• Gloucestershire’s award winning Commissioner’s Fund re-opens next week (6 November)
  • Having supported over 500 local initiatives aimed at reducing crime and anti-social behaviour since it was launched in 2012, the fund is offering grants up to £5,000 in support of projects that will help prevent crime before it happens
  • Police and Crime Commissioner (PCC) Chris Nelson said, I want to focus on projects that deliver early intervention, prevention and diversionary activities to get the message across that crime is never the answer to a problem”.
  • The closing date for applications is Monday 12 December, 2022.

The Commissioner’s Fund, which supports local organisations trying to make their communities better, will focus on schemes designed to stop crime before it even happens, when it re-opens today (7 November).

Police and Crime Commissioner (PCC) Chris Nelson is offering grants up to £5,000 to schemes that will prevent vulnerable people from falling into criminality.

Mr. Nelson said, “The Commissioner’s Fund has built-up an excellent reputation for helping local organisations break the cycle of crime. This year, I want it to focus on projects that deliver early intervention, prevention and diversionary activities to get the message across that crime is never the answer to a problem.

“I firmly believe in better connected communities, and by utilising our collective assets, we can work together to make life better”.

A good example is The Door in Stroud, a leading youth charity which has worked with the Commissioner’s Fund in the past to help support young people and their families in difficult times. During the pandemic, when young people were out of school and on the streets with little or no supervision, The Door staff were able to connect with younger children who might have been vulnerable to criminal influences.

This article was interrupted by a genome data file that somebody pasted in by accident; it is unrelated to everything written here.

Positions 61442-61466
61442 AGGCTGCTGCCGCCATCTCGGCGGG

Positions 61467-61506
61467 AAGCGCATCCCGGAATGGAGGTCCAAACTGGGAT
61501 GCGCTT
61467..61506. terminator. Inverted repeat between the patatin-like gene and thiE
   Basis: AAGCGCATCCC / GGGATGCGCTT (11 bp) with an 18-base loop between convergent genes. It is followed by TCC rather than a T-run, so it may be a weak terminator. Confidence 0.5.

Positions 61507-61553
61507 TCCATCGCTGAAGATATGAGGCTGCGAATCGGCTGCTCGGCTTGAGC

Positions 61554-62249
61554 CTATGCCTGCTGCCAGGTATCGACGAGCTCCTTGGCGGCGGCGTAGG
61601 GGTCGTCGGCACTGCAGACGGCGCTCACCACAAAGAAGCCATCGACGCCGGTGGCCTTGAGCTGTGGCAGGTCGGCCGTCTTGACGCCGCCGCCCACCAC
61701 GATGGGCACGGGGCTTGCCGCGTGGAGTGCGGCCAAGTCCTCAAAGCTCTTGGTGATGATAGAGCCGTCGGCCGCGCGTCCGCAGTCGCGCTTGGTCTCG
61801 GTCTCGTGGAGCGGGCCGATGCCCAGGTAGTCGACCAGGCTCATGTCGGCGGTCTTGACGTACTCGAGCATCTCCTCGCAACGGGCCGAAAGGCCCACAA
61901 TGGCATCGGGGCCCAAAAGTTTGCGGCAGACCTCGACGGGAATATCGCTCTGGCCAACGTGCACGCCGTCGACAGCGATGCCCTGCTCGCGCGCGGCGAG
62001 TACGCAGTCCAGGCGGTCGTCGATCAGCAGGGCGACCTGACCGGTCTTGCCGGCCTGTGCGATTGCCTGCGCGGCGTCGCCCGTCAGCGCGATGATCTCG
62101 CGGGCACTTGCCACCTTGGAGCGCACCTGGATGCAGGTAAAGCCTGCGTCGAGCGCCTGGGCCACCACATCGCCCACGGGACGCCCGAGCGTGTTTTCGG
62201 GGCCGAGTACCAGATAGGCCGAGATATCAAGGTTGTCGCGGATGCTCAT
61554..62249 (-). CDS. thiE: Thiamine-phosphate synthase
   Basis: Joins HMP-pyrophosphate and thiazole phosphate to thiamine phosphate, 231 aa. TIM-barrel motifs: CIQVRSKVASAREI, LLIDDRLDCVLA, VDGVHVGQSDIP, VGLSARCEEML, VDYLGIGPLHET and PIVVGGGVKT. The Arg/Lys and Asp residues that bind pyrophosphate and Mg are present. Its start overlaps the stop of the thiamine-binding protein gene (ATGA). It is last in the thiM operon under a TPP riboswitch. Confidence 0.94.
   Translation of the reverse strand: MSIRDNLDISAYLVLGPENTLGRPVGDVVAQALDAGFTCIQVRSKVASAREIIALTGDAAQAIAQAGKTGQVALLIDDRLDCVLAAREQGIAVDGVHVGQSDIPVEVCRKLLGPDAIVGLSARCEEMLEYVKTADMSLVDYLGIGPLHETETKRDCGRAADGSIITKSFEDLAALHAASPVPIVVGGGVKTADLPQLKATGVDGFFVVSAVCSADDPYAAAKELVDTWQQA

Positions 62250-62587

Alana Dix, Commissioning Officer for the Office of the Police and Crime Commissioner said, “We have a long history with The Door and organisations like it, which are there primarily to help young people. That is still the case, but with the PCC’s focus on projects around early intervention, prevention and diversionary activities, we are hoping to receive grant applications from projects relating to all age groups”.

More details around the funding criteria will be available on the OPCC website when the fund goes lives next week (7 November). Grants up to £5,000 will be offered for one financial year, starting in April 2023 but will not include physical security measures such as CCTV or lighting.

In order to be considered, projects must take place in Gloucestershire, be linked to one or more of the PCC’s Police and Crime Prevention Plan priorities and support crime reduction and community safety work.

The deadline for applications is 5 pm on 12 December, 2022. Potential applicants should make their interest known by submitting the name of their organisation, a contact name and email address by email to commissioners.fund@gloucestershire.police.uk  No other information is needed at this stage.

Created in 2012, the ‘Commissioner’s Fund’ has awarded grants to hundreds of community and voluntary organisations, including around 500 local projects working to break the cycle of crime.

The Commissioner’s Fund is open to voluntary or Registered Charities, charity community organisations, constituted groups or clubs, Community Interest Companies (CIC), social enterprises, schools and statutory bodies (including parish and town councils). Projects that involve the wider community and have the support of local councillors will increase their chance of an award.

If you have any questions, please e-mail commissioners.fund@gloucestershire.police.uk

Police and Crime Prevention Plan Priorities:

  • Creating safer communities

Reducing crime and anti-social behaviour and increasing feelings of safety

  • Tackling violence against women and girls

Challenging unacceptable attitudes and behaviour

  • Strengthening your Constabulary

A trusted, visible and responsive policing family

  • Targeting the causes of crime

Prioritising those most at risk of harm

  • Supporting victims and reducing reoffending

A people centred justice system

  • Empowering local communities

Giving you a voice in policing